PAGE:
Searing also creates a wonderful Crust on the surface of the meat that we talked about earlier. This crust has had it's water content squeezed out due to the changes in its proteins, concentrating its flavor. It also helps by trapping water content inside the rest of the meat, essentially sealing it in. Not to mention, makes your steak look absolutely gorgeous and drool worthy.

Short and simple? Sear your meat on high heat when first cooking it. Do not overcrowd your pan or pot, for all those extra items can absorb the much needed heat to induce these reactions, or else you end up boiling your meat.

Before wrapping up this tenderloin for beef wellington, I seared the surface to impart more flavor.

3) Rare, Medium, and Well-Done
We all know what these terms mean. Rare means you're a carnivore, Medium is the safe bet in between the two ends, and Well-Done means you're old and don't want to eat red meat...Wait, maybe we're not talking about the same things here.

These terms refer to the final temperature of meat when cooked, producing different textures and completely changing your dining experience. There's not too much to say here about these terms for they are pretty explanatory, so I'm just going to list some temperatures worth knowing.
Rare 130 °F
Medium 140 °F
Well-Done 150 °F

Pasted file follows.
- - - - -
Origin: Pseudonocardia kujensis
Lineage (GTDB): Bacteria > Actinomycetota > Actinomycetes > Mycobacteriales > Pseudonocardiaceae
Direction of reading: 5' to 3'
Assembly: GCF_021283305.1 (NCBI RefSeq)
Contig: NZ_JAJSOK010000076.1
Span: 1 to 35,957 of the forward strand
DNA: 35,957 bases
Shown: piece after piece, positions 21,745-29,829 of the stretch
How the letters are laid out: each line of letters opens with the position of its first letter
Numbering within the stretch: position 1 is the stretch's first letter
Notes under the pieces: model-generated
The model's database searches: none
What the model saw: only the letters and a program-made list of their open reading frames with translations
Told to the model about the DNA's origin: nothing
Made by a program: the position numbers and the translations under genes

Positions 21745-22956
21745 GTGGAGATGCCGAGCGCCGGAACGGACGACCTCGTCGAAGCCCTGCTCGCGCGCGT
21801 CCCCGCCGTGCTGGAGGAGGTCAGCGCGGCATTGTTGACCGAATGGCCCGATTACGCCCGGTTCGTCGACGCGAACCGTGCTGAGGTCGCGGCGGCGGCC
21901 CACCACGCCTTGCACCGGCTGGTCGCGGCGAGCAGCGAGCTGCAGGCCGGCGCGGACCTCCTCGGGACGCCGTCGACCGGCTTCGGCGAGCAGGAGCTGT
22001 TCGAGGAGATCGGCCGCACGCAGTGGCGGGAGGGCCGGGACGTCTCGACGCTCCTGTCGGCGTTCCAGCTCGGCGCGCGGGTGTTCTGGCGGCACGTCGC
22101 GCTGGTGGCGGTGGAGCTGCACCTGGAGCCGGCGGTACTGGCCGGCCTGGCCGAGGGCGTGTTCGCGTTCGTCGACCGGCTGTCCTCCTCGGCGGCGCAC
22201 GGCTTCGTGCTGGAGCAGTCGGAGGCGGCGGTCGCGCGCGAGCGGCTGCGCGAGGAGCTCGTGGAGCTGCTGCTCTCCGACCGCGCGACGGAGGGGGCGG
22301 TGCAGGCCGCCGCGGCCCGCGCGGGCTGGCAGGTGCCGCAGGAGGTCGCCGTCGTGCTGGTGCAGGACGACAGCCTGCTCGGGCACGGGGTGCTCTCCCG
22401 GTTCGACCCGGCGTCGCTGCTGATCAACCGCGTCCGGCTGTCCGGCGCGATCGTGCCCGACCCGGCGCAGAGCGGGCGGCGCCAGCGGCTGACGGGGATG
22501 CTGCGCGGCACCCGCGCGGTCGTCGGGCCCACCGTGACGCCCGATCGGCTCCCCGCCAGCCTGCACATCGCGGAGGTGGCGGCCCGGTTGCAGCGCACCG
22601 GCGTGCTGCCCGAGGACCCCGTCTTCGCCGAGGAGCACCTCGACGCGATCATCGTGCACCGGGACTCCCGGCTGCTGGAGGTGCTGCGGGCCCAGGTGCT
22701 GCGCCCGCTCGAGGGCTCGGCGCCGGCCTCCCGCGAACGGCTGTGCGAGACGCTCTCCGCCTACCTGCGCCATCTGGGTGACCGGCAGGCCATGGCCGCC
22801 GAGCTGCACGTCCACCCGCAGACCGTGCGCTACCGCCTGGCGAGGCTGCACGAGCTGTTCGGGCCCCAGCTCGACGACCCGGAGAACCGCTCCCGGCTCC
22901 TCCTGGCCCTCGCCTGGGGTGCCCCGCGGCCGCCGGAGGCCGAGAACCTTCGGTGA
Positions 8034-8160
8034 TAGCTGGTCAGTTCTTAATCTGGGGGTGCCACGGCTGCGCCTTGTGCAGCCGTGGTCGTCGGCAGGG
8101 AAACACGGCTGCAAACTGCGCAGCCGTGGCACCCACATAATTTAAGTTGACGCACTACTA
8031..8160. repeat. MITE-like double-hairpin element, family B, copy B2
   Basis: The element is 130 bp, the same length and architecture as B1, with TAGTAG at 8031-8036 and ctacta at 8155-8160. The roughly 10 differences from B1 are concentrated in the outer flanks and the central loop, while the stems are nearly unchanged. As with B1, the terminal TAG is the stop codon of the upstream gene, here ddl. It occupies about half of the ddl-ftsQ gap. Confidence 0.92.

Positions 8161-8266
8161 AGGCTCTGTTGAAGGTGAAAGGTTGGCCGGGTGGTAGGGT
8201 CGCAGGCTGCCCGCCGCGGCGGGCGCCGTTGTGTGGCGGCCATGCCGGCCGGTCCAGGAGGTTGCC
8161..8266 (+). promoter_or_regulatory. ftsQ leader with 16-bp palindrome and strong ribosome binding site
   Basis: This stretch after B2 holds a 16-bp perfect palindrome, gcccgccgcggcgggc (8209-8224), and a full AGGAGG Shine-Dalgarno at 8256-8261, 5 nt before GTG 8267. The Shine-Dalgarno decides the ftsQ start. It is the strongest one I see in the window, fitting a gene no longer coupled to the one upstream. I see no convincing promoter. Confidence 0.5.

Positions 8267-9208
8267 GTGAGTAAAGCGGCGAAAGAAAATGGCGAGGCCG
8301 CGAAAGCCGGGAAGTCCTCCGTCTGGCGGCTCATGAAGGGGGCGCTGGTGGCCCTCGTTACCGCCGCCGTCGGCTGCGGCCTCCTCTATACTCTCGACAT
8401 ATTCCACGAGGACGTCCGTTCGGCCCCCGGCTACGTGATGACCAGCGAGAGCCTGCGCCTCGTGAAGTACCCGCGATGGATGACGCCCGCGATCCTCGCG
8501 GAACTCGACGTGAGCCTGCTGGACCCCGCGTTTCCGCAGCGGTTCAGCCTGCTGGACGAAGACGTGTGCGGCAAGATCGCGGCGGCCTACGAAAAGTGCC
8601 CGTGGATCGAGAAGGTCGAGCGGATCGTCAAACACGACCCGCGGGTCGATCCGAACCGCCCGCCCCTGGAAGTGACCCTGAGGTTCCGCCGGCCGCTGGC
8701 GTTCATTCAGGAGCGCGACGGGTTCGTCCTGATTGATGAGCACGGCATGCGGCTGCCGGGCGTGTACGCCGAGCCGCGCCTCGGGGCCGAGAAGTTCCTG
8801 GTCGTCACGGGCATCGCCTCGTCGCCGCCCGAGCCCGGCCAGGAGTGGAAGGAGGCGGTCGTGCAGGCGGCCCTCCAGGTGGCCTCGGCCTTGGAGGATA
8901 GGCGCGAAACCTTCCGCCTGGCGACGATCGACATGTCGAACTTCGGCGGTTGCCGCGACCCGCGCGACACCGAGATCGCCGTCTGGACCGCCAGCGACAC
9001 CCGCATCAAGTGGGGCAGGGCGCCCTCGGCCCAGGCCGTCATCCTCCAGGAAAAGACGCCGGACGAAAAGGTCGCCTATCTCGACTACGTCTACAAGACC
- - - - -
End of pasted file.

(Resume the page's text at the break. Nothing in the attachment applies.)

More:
Chicken and Turkey:
Breast 165 °F
Thigh 165-175 °F

USDA changed (2011) to minimum temperature to cook pork at 145 °F for Medium Rare

*All ground meats should be cooked to well done. I enjoy eating some beef burgers medium-rare, but do so at your own discretion*

4) The Conversion of Collagen into Gelatin
This bit of knowledge took me a long time to come across, partly because it wasn't well documented until food science became popular. Everyone has come across one of two situations:
-This meat that I'm eating is so tough and chewy. It's not juicy, dry, over cooked, or under cooked!
-I'm just going to microwave my leftovers...Wait a minute, all the sauce turned into jello! What sorcery is this?

Meat is essentially muscle tissue. What is muscle tissue laced with? Connective tissue. In particular, we're talking about a protein called collagen. Collagen is what holds meat together (an over simplification). However, we can break down that collagen! At an estimated 190 °F, collagen undergoes a transformation into a type of gelatin, which is packed with meaty flavor and succulent juices!